According to Tom Hofstetter, associate director of the Office of Planned Giving, the Harrison Society gives recognition to those members of the Penn community who have included the University in their estate plans--through bequests, life income gifts, or life insurance. "People are pleased to find that such a society exists," says Mr. Hofstetter, "and Penn is delighted to be able to recognize their generosity during their lifetime."
The Harrison Society is named for Charles Custis Harrison, C '62, who was Provost of the University from 1895 to 1910, a period during which much of Penn's current campus took shape. He is reported to have secured more than $12 million for Penn, recording pledges and payments of famous Philadelphians in the "little black books" for which he was noted. (Current members of the Harrison Society also receive little black books--a reminder of Penn's ongoing needs.)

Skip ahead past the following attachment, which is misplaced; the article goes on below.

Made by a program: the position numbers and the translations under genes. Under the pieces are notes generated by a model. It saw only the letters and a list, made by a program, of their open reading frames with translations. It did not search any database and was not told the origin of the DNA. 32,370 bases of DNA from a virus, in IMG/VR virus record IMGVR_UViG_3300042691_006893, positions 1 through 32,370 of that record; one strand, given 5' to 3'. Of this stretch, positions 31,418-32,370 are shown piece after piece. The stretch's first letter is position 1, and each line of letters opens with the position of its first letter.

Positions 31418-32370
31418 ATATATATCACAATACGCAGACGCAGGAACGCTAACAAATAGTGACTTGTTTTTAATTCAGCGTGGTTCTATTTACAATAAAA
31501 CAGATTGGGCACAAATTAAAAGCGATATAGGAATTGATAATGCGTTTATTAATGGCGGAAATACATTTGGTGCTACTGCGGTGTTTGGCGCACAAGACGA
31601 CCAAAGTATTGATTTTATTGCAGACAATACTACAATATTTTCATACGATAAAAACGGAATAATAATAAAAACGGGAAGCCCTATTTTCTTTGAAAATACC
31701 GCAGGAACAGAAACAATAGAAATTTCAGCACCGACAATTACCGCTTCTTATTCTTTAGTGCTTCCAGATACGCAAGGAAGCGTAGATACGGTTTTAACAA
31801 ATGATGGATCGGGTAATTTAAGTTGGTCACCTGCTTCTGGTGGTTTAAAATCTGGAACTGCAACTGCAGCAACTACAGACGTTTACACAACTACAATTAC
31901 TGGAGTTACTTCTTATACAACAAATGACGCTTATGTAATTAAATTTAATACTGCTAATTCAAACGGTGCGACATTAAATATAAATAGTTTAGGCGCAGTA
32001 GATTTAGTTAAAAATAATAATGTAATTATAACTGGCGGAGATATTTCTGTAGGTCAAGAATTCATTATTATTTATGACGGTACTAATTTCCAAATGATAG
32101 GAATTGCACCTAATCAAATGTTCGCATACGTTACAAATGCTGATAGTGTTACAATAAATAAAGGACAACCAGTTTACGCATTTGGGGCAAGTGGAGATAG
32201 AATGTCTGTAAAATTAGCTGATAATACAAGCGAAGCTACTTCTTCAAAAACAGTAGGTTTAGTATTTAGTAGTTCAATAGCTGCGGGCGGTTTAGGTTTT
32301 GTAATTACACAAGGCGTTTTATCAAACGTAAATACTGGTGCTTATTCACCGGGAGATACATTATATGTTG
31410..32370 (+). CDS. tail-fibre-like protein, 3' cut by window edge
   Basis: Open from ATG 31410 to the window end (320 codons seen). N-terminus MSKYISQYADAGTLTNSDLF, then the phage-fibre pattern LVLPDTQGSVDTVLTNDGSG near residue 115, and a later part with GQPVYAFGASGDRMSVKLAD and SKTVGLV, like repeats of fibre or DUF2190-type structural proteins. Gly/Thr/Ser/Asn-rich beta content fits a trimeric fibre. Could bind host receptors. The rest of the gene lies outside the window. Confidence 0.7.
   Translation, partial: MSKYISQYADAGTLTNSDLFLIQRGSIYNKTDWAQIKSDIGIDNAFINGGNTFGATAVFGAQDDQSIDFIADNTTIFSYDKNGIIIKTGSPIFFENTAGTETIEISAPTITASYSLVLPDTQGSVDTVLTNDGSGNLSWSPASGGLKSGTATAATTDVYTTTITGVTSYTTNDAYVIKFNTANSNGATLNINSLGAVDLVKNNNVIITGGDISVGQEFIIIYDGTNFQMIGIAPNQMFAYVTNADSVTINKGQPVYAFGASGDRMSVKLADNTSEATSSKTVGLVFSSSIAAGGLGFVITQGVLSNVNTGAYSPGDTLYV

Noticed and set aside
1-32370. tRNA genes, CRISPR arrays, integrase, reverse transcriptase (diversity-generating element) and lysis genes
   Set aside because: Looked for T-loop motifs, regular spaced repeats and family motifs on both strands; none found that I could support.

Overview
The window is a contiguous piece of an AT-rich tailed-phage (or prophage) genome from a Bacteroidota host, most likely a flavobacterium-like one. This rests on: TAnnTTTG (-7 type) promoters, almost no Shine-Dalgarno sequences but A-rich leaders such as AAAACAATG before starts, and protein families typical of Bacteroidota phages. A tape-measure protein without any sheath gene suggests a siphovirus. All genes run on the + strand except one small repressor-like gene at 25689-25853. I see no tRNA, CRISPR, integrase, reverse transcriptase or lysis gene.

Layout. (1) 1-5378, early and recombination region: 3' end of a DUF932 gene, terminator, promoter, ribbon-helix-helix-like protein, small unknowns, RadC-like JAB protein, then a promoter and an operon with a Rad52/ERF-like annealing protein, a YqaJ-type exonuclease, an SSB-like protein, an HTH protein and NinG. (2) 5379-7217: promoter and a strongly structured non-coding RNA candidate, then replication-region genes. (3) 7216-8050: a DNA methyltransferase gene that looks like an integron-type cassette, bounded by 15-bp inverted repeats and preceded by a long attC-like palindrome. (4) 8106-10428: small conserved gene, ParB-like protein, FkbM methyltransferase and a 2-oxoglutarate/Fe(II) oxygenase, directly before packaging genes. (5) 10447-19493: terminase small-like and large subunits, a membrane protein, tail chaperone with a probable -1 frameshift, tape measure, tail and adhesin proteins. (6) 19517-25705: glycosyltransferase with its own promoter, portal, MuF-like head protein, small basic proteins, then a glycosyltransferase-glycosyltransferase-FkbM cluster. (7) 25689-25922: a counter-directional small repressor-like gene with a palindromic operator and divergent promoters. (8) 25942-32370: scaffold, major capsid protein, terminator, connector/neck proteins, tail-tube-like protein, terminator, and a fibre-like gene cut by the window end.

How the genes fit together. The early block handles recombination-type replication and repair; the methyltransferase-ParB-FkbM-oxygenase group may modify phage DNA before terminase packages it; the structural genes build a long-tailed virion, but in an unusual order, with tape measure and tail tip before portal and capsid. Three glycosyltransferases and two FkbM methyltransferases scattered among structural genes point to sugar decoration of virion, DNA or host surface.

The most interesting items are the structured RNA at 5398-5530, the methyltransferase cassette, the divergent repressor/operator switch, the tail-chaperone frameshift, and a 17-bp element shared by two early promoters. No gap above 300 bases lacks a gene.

John Foster, director of the Office of Planned Giving, is enthusiastic about the response the new group is receiving. "All schools at the University are represented. And this past year we took the Harrison Society on the road--to Florida--with luncheons in both Boca Raton and Tampa. People are grateful that Penn is acknowledging their commitment in this way."
With a successful inaugural year behind them, the Harrison Society is looking forward to its second year of activities. Those who have already included the University in their estate plans and would like to attend the luncheon on April 18 should contact the Office of Planned Giving at 898-6171.
-- Joan Carey, Office of Development Communications
April 9, 1996
Volume 42 Number 27
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